Wizards of the Coast is back with another campaign setting book for 5th Edition Dungeons & Dragons! And while it’s not the Dragonlance setting I’ve personally been waiting for, it’s still a pretty welcome addition to the 5E family. This time, WotC has returned to Eberron!
In case you’re unfamiliar, Eberron is a campaign setting originally introduced in D&D 3.5. The world of Eberron is still rooted in fantasy, but instead of being based on an Arthurian or Tolkien-style, Eberron features a darker, “pulp-fantasy” feel. This book does a fairly good job of introducing the reader to the unique elements of the Eberron setting. It includes plenty of content for players. The most sought-after inclusion is likely the Artificer class (a fan-favorite which is easily adaptable to other campaign settings), and a handful of new and interesting playable races. Of course, this book also contains a wealth of information for DMs looking to host a campaign based in Eberron. Included is a brief gazetter that outlines the various regions and cultures of Eberron, a chapter focusing on on the city of Sharn (a main hub of activity for many Eberron-based games), and a slew of other information that will be crucial for DMs who plan to create their own adventures. There’s even a short starter module included. And as always, there’s also the inclusion of campaign-specific treasures and monsters.
I’ve never played a D&D game based in this setting, but I’ve always been fascinated with it. Eberron is a strange world where extravagant magic is extremely rare, yet simple magic has become quite mundane. To explain that better, people in Eberron use magic the way we might use electricity. But grand-level spells like “Wish” or “Raise Dead” are still looked at in awe. All of this gives the world of Eberron a unique noire feel really sets this campaign setting apart from nearly any other. And to me, that’s something always worth exploring.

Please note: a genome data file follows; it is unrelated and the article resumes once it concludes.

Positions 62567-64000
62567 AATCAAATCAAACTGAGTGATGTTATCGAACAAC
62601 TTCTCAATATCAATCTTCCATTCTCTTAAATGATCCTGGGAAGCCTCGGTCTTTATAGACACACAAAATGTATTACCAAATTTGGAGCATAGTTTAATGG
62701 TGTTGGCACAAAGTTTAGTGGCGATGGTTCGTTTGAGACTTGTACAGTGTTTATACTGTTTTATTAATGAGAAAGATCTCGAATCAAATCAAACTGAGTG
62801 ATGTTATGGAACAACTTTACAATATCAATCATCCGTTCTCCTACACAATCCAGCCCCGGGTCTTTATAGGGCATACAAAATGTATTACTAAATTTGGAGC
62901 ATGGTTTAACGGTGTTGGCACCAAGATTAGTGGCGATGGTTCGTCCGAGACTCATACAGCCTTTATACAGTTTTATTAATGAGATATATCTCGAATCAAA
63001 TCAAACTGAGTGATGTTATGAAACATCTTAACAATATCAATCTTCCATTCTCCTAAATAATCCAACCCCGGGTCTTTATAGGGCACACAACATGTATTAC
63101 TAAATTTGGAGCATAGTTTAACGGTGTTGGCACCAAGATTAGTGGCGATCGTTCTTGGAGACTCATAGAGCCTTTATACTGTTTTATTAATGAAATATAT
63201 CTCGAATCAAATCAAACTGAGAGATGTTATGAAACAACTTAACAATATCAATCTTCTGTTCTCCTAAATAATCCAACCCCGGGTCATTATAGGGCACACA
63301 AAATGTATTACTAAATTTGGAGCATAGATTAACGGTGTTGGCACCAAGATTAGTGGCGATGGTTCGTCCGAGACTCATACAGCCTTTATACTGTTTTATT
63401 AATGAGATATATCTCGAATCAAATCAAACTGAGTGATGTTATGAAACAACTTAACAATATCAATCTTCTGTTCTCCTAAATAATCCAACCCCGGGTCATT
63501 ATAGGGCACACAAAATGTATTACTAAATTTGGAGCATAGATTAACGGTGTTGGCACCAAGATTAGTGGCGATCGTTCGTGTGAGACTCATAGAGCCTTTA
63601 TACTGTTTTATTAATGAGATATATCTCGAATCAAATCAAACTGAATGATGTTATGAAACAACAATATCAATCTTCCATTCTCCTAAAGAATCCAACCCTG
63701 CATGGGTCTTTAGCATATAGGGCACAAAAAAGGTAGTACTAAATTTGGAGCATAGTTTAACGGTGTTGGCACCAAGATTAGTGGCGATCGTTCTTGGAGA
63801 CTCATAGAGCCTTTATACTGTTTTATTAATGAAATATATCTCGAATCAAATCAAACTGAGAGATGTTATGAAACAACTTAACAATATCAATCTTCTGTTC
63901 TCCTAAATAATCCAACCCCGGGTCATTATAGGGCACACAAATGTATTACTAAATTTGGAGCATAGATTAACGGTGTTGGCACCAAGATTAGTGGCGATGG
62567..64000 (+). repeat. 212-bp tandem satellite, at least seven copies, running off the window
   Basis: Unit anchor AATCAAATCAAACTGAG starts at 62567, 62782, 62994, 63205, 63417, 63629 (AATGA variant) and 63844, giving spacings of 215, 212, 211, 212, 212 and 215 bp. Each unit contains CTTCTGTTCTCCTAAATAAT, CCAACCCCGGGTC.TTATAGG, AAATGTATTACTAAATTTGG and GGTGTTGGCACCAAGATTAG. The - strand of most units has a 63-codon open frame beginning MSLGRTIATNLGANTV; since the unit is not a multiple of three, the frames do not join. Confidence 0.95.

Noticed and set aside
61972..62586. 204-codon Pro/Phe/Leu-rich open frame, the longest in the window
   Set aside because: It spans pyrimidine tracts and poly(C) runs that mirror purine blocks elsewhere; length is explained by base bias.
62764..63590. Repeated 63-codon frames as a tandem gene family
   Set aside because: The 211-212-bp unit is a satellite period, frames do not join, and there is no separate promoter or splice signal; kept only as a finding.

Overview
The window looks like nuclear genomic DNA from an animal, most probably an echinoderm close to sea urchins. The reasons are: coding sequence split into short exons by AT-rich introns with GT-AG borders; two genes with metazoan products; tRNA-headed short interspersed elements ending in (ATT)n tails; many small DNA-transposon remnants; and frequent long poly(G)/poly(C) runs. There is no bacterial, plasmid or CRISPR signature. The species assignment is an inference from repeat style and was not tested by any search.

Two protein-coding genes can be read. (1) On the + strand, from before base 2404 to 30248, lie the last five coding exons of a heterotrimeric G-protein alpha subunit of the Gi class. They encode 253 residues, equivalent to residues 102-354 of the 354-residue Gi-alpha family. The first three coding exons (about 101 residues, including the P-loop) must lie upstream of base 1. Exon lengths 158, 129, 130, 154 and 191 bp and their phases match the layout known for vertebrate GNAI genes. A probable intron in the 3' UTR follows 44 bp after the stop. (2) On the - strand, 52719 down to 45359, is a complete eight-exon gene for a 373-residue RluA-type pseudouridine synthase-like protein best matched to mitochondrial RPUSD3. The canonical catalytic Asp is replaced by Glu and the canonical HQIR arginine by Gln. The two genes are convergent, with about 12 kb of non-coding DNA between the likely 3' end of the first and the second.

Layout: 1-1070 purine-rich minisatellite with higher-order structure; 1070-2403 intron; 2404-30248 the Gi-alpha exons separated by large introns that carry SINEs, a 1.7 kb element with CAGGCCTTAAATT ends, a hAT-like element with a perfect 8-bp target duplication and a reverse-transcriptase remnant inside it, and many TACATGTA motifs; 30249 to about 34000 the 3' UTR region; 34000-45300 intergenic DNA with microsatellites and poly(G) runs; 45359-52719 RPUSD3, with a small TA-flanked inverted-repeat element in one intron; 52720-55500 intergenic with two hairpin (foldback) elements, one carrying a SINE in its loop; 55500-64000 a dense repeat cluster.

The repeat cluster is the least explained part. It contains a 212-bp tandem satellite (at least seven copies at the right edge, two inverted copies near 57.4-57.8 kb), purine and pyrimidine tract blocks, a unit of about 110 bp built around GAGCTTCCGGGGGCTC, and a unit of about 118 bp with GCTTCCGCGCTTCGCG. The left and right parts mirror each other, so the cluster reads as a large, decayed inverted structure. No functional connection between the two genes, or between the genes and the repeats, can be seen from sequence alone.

Now, if you’re a serious 5E fan, you likely know that this book isn’t actually the first time WotC has brought the world of Eberron to the current generation of D&D. A couple of years ago, they released a brief PDF-only document on their DM’s Guild website. This book, The Wayfinder’s Guide to Eberron, was actually comprised of playtest material. It was through extensive testing of that material that allowed this official supplement to finally come to life. So, the question you might be asking yourself; if I own the Wayfinder’s Guide, is this new book worth my time? Well, the answer to that question is – yes. The material included here is tweaked and refined. It represents WotC’s official face of Eberron for the Fifth Edition.
For many DMs and players who are already invested in previously released adventures or even in homebrew campaigns, it may seem like this book will likely hold little value. However, as usual with any of these types of releases, there’s usually always something that can be plucked out and transplanted in nearly any setting. Now, that being said, should you feel the need to rush out and add this book to your collection? Probably not. On it’s own, it’s certainly not essential for everyone’s arsenal. But, there’s plenty of good and unique information to be found here. It’s definitely a worth addition to 5E.
Dungeons & Dragons Fifth Edition Products:
Starter Set – Starter Set (Stranger Things Edition) – Essentials Kit – D&D vs Rick & Morty
Volo’s Guide to Monsters – Sword Coast Adventurer’s Guide – Xanthar’s Guide to Everything – Mordenkainen’s Tome of Foes – Guildmasters’ Guide to Ravnica – Acquisitions Incorporated – Eberron – Rising from the Last War
Hoard of the Dragon Queen – Rise of Tiamat – Princes of the Apocalypse – Out of the Abyss – Curse of Strahd – Storm King’s Thunder – Tales from the Yawning Portal – Tomb of Annihilation – Waterdeep: Dragon Heist – Waterdeep: Dungeon of the Mad Mage – Ghosts of Saltmarsh – Baldur’s Gate: Descent Into Avernus
Original Adventures Reincarnated:
Into the Borderlands – The Isle of Dread – Expedition to the Barrier Peaks